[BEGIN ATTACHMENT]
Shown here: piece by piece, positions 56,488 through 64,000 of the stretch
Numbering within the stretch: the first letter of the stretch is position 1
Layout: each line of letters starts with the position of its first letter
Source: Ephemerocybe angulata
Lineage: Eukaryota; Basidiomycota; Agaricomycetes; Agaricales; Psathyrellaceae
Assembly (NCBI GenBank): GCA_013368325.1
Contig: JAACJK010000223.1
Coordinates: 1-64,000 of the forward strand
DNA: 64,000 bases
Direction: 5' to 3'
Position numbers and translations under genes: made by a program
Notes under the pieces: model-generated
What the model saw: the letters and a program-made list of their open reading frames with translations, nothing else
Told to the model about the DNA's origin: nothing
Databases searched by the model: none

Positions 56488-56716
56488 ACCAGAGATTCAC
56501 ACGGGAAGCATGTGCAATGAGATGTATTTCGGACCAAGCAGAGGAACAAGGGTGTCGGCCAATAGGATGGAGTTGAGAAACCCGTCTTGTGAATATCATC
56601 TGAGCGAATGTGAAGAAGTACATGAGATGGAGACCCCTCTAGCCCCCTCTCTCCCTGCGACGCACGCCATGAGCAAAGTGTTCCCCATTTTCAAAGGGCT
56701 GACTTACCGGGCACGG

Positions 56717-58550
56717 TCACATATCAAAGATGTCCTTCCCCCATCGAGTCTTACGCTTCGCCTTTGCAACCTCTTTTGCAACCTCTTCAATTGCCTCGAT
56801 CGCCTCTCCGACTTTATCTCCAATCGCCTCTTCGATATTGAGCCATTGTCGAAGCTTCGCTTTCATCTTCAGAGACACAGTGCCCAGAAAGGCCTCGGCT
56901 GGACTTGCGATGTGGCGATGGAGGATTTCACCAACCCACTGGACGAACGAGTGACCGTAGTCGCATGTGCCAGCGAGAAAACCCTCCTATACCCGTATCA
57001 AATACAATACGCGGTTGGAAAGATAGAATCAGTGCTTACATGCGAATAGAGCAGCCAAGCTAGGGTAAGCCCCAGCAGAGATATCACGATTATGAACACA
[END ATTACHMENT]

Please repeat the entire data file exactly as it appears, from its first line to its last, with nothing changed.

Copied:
Shown here: piece by piece, positions 56,488 through 64,000 of the stretch
Numbering within the stretch: the first letter of the stretch is position 1
Layout: each line of letters starts with the position of its first letter
Source: Ephemerocybe angulata
Lineage: Eukaryota; Basidiomycota; Agaricomycetes; Agaricales; Psathyrellaceae
Assembly (NCBI GenBank): GCA_013368325.1
Contig: JAACJK010000223.1
Coordinates: 1-64,000 of the forward strand
DNA: 64,000 bases
Direction: 5' to 3'
Position numbers and translations under genes: made by a program
Notes under the pieces: model-generated
What the model saw: the letters and a program-made list of their open reading frames with translations, nothing else
Told to the model about the DNA's origin: nothing
Databases searched by the model: none

Positions 56488-56716
56488 ACCAGAGATTCAC
56501 ACGGGAAGCATGTGCAATGAGATGTATTTCGGACCAAGCAGAGGAACAAGGGTGTCGGCCAATAGGATGGAGTTGAGAAACCCGTCTTGTGAATATCATC
56601 TGAGCGAATGTGAAGAAGTACATGAGATGGAGACCCCTCTAGCCCCCTCTCTCCCTGCGACGCACGCCATGAGCAAAGTGTTCCCCATTTTCAAAGGGCT
56701 GACTTACCGGGCACGG

Positions 56717-58550
56717 TCACATATCAAAGATGTCCTTCCCCCATCGAGTCTTACGCTTCGCCTTTGCAACCTCTTTTGCAACCTCTTCAATTGCCTCGAT
56801 CGCCTCTCCGACTTTATCTCCAATCGCCTCTTCGATATTGAGCCATTGTCGAAGCTTCGCTTTCATCTTCAGAGACACAGTGCCCAGAAAGGCCTCGGCT
56901 GGACTTGCGATGTGGCGATGGAGGATTTCACCAACCCACTGGACGAACGAGTGACCGTAGTCGCATGTGCCAGCGAGAAAACCCTCCTATACCCGTATCA
57001 AATACAATACGCGGTTGGAAAGATAGAATCAGTGCTTACATGCGAATAGAGCAGCCAAGCTAGGGTAAGCCCCAGCAGAGATATCACGATTATGAACACA